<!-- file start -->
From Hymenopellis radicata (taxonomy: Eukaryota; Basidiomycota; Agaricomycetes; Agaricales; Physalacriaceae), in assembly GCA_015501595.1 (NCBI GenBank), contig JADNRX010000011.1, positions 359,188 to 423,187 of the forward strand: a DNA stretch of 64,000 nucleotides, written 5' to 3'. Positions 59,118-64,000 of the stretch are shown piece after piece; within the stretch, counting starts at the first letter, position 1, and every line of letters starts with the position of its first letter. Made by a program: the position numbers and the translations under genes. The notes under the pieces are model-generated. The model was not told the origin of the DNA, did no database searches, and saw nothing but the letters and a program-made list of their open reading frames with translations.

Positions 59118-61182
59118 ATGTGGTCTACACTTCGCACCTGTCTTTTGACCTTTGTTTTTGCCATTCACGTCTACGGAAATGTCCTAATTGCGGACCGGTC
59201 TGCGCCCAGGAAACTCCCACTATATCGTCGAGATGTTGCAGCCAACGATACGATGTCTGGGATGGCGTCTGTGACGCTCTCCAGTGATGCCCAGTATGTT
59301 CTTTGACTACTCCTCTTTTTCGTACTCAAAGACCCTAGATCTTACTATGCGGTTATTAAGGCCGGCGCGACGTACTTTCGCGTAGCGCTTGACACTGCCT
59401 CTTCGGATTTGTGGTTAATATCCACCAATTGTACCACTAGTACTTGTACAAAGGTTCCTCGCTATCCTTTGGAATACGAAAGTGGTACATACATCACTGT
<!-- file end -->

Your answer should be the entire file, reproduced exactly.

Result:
From Hymenopellis radicata (taxonomy: Eukaryota; Basidiomycota; Agaricomycetes; Agaricales; Physalacriaceae), in assembly GCA_015501595.1 (NCBI GenBank), contig JADNRX010000011.1, positions 359,188 to 423,187 of the forward strand: a DNA stretch of 64,000 nucleotides, written 5' to 3'. Positions 59,118-64,000 of the stretch are shown piece after piece; within the stretch, counting starts at the first letter, position 1, and every line of letters starts with the position of its first letter. Made by a program: the position numbers and the translations under genes. The notes under the pieces are model-generated. The model was not told the origin of the DNA, did no database searches, and saw nothing but the letters and a program-made list of their open reading frames with translations.

Positions 59118-61182
59118 ATGTGGTCTACACTTCGCACCTGTCTTTTGACCTTTGTTTTTGCCATTCACGTCTACGGAAATGTCCTAATTGCGGACCGGTC
59201 TGCGCCCAGGAAACTCCCACTATATCGTCGAGATGTTGCAGCCAACGATACGATGTCTGGGATGGCGTCTGTGACGCTCTCCAGTGATGCCCAGTATGTT
59301 CTTTGACTACTCCTCTTTTTCGTACTCAAAGACCCTAGATCTTACTATGCGGTTATTAAGGCCGGCGCGACGTACTTTCGCGTAGCGCTTGACACTGCCT
59401 CTTCGGATTTGTGGTTAATATCCACCAATTGTACCACTAGTACTTGTACAAAGGTTCCTCGCTATCCTTTGGAATACGAAAGTGGTACATACATCACTGT